Many studies have reported the needs of orphaned children in the school environment in terms of requiring funds for school fees and school uniforms. Although some studies have mentioned the needs of orphaned children for social and psychological support, less attention has been given to understanding how teachers construct orphanhood and how they cope with the needs of orphaned children. This study investigates how teachers identify and respond to the needs of orphaned children. Rich descriptive data on the experiences of the orphans and their teachers was generated through in-depth interviews. The aim of interviewing the orphans was to explore the realities of their lived experiences of orphanhood and their expectations of how other people respond to their needs, and to compare them with the teachers’ experiences of teaching the orphans. This study applied a grounded theory approach in generating and analysing data. The experiences of 12 orphaned children who were interviewed suggest the need for social and emotional support in addition to material support. Two distinct identities of teachers emerged in the two schools where the interviews were done. There were teachers who responded positively to the needs of orphaned children and those who refer the orphans to ‘the teachers who help orphaned children’. The findings suggest that internal motivation had a strong influence on the choices the teachers made in responding to the needs of the orphaned children. In addition, interactive and involved relationships determine how the teachers identify the needs of the orphans and how the teachers respond to the needs identified.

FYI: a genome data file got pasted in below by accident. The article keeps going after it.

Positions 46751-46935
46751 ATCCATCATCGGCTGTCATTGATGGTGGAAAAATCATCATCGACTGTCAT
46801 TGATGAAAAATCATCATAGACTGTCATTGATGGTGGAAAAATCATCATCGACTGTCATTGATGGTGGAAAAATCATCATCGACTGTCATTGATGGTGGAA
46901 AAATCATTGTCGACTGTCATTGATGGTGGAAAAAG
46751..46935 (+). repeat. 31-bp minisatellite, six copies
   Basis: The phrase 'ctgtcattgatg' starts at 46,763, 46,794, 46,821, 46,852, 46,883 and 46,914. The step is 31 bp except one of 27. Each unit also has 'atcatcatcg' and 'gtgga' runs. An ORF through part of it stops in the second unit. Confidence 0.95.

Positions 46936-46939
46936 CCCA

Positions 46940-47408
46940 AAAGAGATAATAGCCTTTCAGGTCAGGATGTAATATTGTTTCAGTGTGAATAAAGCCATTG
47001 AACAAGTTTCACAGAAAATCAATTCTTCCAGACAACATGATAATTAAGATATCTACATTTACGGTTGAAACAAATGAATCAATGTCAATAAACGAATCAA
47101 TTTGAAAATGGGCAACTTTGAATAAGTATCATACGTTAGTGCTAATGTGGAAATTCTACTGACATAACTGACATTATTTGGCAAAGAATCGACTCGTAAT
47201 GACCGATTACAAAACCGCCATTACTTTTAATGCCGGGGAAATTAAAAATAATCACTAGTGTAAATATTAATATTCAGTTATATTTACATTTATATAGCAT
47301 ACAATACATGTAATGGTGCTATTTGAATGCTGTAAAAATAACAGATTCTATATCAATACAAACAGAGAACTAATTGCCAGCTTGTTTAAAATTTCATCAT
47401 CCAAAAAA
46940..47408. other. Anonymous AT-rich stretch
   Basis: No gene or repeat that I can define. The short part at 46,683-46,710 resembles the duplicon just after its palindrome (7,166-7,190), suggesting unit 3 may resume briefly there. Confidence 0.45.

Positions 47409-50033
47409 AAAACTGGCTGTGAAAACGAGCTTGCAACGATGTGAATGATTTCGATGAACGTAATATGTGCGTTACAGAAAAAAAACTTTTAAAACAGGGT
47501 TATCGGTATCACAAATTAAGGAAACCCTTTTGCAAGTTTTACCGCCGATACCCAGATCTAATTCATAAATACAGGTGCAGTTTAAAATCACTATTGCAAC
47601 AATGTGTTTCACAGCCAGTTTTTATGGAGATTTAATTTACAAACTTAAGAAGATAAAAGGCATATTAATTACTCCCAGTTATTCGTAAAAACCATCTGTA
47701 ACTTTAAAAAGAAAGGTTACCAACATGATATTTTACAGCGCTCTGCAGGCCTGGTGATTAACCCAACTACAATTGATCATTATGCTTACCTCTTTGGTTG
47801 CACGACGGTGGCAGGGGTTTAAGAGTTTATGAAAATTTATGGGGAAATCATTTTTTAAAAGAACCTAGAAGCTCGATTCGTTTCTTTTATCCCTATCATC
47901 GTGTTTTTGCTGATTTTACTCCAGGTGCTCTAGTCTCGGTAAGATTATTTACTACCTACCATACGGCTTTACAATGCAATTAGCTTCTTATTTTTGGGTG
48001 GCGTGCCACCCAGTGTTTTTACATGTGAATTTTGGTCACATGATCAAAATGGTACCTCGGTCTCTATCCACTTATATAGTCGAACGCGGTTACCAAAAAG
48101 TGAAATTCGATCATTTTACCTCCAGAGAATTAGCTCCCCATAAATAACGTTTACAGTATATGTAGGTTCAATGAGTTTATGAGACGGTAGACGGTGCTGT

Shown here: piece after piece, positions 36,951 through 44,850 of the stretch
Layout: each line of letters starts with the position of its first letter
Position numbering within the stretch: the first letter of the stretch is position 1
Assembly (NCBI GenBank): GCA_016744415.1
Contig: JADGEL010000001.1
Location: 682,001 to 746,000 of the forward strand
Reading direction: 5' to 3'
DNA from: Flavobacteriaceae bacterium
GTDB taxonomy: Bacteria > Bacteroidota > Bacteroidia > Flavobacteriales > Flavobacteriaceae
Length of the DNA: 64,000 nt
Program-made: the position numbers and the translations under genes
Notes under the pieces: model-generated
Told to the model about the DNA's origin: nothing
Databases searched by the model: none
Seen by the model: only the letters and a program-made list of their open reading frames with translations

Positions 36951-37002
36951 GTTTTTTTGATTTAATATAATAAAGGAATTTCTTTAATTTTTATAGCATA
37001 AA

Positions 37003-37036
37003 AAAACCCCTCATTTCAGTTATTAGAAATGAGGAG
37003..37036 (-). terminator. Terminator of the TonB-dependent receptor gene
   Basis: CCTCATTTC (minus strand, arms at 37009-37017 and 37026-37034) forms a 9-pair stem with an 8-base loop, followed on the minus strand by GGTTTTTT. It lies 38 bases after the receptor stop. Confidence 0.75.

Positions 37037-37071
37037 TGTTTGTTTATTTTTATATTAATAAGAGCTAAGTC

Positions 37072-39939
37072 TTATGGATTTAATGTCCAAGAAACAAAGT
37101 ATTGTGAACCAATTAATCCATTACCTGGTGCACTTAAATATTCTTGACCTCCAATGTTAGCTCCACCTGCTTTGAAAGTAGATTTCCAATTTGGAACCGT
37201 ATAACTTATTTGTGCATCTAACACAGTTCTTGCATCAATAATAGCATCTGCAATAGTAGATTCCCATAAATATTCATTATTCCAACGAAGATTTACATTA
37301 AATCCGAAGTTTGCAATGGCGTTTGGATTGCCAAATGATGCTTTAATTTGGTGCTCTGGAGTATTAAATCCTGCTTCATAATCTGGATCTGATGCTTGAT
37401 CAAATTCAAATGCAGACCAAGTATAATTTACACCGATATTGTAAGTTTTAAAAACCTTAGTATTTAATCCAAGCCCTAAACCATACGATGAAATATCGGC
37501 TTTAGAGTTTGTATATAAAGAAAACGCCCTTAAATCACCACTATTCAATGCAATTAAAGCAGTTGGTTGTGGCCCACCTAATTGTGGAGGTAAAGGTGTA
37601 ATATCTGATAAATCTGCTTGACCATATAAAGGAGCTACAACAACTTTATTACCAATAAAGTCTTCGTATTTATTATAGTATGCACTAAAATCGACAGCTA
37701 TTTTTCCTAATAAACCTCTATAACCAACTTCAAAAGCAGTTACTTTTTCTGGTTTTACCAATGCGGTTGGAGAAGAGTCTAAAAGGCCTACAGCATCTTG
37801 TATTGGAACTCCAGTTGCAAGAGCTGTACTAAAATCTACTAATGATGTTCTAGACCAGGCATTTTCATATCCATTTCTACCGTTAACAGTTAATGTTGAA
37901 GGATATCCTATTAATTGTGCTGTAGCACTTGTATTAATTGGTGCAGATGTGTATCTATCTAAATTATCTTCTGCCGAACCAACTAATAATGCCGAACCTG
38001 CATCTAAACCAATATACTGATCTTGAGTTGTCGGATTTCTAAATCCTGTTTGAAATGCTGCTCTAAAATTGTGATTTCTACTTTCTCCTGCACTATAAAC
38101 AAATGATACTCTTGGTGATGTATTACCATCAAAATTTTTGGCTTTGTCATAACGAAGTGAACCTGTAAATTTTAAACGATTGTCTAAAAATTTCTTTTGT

Jyothi Chabilall and Cycil Hartell
This chapter describes how adolescent girls orphaned by AIDS and living in child-headed households encounter various difficulties in the achievement of their developmental tasks. The microscopic perspective of this chapter is an exploration, description and interpretation of the phenomenon of HIV&AIDS within the adolescents’ perspectives of their life-worlds, and a comparison of the findings of the reported study with the literature and theories of adolescence as a developmental phase. The investigation draws attention to the negative impact of HIV&AIDS upon the developmental tasks of adolescent girls in child-headed households, as well as the ensuing poverty experienced by these children and their families in the rural areas of KwaZulu/Natal.